The occipital cortex is the primary visual area of the brain. It receives projections from the retina (via the thalamus) from where different groups of neurons separately encode different visual information such as color, orientation, and motion. Pathways from the occipital lobes reach the temporal and Parietal Lobes and are eventually processed consciously. Two important pathways of information originating in the occipital lobes are the dorsal and ventral streams. The dorsal stream projects to the parietal lobes and processes where objects are located. The ventral stream projects to structures in the temporal lobes and processes what objects are.

Associated functions

  • vision

Symptoms of brain tumours affecting the occipital lobe

This area is responsible for vision; symptoms include problems with or loss of vision on one side. Blindness that is caused by damage to the visual area of the brain is called ‘central’ or ‘cortical’ blindness.

Temporal Lobe

The temporal lobes contain a large number of substructures, whose functions include perception, face recognition, object recognition, memory acquisition, understanding language, and emotional reactions. Damage to the temporal lobes can result in intriguing neurological deficits called agnosias, which refer to the inability to recognize specific categories (body parts, colors, faces, music, smells).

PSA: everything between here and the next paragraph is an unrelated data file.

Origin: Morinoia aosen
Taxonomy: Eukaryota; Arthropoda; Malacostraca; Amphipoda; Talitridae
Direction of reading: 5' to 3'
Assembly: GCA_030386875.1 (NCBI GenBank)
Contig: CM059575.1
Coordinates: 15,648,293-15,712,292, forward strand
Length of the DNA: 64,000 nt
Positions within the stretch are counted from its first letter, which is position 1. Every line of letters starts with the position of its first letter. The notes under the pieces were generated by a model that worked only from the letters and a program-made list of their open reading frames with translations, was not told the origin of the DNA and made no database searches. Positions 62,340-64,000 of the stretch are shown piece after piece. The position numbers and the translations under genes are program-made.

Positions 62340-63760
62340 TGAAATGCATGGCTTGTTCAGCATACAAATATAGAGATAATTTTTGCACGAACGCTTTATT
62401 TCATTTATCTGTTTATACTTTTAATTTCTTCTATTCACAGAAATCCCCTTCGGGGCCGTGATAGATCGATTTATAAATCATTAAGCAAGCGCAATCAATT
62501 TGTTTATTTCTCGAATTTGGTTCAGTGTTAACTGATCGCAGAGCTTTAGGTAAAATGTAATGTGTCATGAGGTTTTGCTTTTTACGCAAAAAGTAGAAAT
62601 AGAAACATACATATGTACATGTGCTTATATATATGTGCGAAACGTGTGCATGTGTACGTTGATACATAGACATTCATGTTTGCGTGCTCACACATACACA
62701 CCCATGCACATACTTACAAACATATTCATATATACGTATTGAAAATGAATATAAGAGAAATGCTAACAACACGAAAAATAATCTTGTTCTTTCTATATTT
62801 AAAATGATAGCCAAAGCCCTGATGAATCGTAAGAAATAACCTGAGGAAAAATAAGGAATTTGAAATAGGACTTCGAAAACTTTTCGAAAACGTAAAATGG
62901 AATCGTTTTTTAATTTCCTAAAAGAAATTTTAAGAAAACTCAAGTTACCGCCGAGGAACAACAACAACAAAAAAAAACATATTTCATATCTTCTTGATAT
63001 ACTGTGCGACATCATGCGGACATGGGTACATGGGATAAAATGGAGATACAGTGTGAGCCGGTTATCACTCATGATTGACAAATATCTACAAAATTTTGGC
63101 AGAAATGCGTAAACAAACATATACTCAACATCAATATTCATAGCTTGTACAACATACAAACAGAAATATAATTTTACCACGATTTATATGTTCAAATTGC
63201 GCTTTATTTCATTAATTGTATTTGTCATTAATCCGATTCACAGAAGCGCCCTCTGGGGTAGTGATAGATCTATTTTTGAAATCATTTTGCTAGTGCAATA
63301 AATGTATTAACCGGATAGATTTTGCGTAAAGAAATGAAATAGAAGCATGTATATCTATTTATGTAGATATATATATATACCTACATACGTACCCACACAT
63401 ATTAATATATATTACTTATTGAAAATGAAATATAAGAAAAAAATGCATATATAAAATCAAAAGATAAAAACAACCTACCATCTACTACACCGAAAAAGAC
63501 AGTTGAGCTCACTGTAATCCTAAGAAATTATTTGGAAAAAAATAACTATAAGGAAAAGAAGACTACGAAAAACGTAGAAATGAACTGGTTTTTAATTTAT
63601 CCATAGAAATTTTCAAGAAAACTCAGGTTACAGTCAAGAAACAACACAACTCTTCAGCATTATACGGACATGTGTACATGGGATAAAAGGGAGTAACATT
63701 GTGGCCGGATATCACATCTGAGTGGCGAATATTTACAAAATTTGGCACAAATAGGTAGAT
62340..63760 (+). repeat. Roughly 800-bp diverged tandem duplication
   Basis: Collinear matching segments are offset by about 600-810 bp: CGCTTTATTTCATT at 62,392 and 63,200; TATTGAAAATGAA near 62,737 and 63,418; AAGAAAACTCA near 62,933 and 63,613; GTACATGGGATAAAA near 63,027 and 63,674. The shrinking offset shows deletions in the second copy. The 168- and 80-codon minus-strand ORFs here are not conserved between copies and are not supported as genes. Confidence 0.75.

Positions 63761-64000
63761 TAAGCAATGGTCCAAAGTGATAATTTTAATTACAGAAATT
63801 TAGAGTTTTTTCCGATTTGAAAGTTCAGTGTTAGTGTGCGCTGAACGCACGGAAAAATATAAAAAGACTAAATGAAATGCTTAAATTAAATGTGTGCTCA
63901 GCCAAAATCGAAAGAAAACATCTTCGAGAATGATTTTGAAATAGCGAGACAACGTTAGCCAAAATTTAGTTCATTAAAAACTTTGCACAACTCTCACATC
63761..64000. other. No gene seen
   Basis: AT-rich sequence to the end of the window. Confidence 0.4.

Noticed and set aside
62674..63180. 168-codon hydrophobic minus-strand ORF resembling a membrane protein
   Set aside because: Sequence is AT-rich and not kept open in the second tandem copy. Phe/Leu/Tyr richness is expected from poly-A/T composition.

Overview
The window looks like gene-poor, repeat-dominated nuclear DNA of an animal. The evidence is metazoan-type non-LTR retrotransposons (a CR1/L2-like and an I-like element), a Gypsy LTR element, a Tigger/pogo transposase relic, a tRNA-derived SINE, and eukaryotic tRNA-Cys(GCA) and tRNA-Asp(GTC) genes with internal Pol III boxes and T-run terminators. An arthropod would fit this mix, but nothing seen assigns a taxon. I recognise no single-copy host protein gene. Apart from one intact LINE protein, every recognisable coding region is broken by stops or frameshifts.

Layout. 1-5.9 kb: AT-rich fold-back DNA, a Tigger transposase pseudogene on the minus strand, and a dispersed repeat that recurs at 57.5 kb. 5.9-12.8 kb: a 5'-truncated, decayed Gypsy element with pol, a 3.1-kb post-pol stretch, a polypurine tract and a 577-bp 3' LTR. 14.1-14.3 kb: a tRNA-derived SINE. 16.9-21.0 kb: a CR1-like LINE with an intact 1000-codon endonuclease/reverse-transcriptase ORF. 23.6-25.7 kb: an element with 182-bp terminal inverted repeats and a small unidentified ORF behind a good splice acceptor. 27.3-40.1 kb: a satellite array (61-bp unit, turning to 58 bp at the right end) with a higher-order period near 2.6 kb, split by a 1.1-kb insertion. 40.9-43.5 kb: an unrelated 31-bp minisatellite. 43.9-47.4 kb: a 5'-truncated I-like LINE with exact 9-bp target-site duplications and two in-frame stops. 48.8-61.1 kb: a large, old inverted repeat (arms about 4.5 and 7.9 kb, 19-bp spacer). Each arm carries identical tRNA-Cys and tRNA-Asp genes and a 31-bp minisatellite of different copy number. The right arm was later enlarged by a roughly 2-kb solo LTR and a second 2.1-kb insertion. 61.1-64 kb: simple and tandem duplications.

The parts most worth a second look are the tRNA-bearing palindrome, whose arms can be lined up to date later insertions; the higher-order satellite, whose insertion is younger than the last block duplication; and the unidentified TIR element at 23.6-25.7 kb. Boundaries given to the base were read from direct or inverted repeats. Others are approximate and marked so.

Associated functions

  • Recognition
  • Perception (hearing, vision, smell)
  • Understanding language
  • Learning and memory
  • Associated cognitive disorders
  • Schizophrenia is the cognitive disorder most closely aligned to temporal lobe dysfunction.

Symptoms of brain tumours affecting the temporal lobe

The temporal lobe has many functions including processing of audio and visual information, comprehension and memory of verbal information. Symptoms of tumours in this area include: